Patrons of Blue Lagoon enjoy the water, tanning on the floating deck and the bar.
By Glenda Anderson, Freelance Writer
ON A day made for relaxing, with the sun at just the right level and a cool breeze lifting the air, Naiby, on vacation from Costa Rica, has a confession.
She has fallen in love.
"I think I like it." She swings around to me, eager to share her thoughts. "It's more nature, the people are good and aahhh -- the pool. I'm leaving tomorrow but I'm coming back soon," she promises. Shouts from the pool combined with reggae music provide the texture for the background.
Omar across from us on the deck in the meantime curses his luck.
"I'm just sorry I didn't bring my trunks. This is my first time here, I just brought some people to see all of this but if I had known I'd have come prepared to go in the water."
They're talking about the Blue Lagoon, one of Portland's quietly enticing spot.
Though it can be a challenge to get to (if you're coming from Kingston and have to negotiate the Junction -- a succession of narrow, winding roads) it's worth the effort. Blue Lagoon is seven miles to the east of Port Antonio, the picturesque capital of Portland. Almost pressed up against a mountain curtain it's another of the many gems of this north eastern parish.
I won't even try to find a word to describe the lagoon's shade of blue (will deep blue, green with a tinge of purple do?) On a recent visit it was just spectacular, reflecting both the sky and foliage surrounding it.
On the way out of Kingston I had had visions of a waterfront attraction teeming with tents, profilers sauntering up and down, music blasting from somewhere and smoke from various stands.
The road to the lagoon is a little sand- covered driveway with neat villas overlooking the waterfront. (I mean the really cute type of modern studios that appear in decorating magazines). Further along is a tiny cove, ready boats and their captains. There's a small rock garden entrance to the lagoon itself and the scenery and atmosphere are perfect for a getaway from the heat of the city.
Always a natural attraction, Blue Lagoon reopened in 1995 after much damage by Hurricane Gilbert with a renewed environmental focus. The idea, says the management is "to offer true Jamaican hospitality in a maintained tropical natural habitat by protecting and enhancing the environment."
Operating on the theme of a nature garden, the lagoon caters to the free-spirited and laid back adventurer. A pool restaurant and bar, mineral spring, basketball court and a huddle of six villas for overnight stay complete the idea. The lagoon is open daily between 9:00 a.m. and 10:00 p.m.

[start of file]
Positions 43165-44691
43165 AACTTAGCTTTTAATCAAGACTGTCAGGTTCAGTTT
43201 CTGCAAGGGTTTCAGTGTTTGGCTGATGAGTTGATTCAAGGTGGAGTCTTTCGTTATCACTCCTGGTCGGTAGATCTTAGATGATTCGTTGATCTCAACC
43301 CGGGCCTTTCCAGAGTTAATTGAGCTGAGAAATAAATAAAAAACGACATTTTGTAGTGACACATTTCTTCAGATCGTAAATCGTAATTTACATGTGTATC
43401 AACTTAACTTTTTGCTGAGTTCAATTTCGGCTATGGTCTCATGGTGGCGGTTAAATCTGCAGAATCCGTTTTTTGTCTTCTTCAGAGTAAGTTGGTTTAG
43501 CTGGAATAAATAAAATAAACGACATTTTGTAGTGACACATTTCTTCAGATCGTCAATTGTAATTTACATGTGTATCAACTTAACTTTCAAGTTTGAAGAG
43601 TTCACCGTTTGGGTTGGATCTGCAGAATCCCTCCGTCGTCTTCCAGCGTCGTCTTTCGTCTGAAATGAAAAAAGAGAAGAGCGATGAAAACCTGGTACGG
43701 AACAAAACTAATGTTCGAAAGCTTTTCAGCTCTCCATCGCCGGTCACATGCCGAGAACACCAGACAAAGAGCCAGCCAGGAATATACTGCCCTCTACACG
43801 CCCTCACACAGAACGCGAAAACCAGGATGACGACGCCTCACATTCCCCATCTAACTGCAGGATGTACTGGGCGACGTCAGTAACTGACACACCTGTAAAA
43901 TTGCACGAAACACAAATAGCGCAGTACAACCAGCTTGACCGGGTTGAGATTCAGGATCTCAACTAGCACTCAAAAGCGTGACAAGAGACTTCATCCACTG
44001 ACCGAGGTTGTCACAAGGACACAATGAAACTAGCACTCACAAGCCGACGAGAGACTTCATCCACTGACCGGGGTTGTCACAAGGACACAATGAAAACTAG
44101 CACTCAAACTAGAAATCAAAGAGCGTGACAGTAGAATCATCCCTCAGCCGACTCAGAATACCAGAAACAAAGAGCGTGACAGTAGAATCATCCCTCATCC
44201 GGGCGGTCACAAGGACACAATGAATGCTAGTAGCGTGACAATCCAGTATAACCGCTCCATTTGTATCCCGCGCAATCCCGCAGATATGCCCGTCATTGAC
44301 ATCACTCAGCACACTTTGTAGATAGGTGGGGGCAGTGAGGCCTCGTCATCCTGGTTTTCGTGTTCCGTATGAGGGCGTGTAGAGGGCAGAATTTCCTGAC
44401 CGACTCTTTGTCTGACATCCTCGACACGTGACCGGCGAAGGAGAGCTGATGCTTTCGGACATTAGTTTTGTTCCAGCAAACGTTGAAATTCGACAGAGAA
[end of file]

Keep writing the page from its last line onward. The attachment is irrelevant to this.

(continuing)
Beryl Reid, assistant manager, quickly dashed my image of a formal restaurant with muted table lamps, and tables formally dressed with sterling silverware. "Everything we do here is on the grill, basically finger foods, so you'll have fried plantains, chicken, fish, okras, carrots and festival, and you'll find there is really no need for knives and forks. "You eat at your leisure in a laid back atmosphere."
That's the idea.
It's inexpensive as well. Entry fee is J$130 or US$3 which covers the use of the pool and surroundings for the day. Refreshments from the bar are sold separately.
If the drive in from Kingston has taken its toll on you there is also the option of staying overnight at one of the villas (minimum of four nights) with rates varying according to the season.
Were you saying that you don't know how to swim? Never mind the lagoon, says Jackie, one of the dining area attendants. While it's about 198 feet deep it has a conical shape -- deep in the middle and shallow at the sides -- so there are actually places where non-swimmers can stand and splash fearlessly to their hearts' content.
The mineral pool, another of the treats of the lagoon, is really a collection for mineral springs flowing from the hillsides and is reputed to have healing properties. Beryl insists that it's ideal for people who can't swim so there is something for every range of water lover.
Next time you feel trapped, or find yourself yearning for peace and tranquillity, think Portland's Blue Lagoon.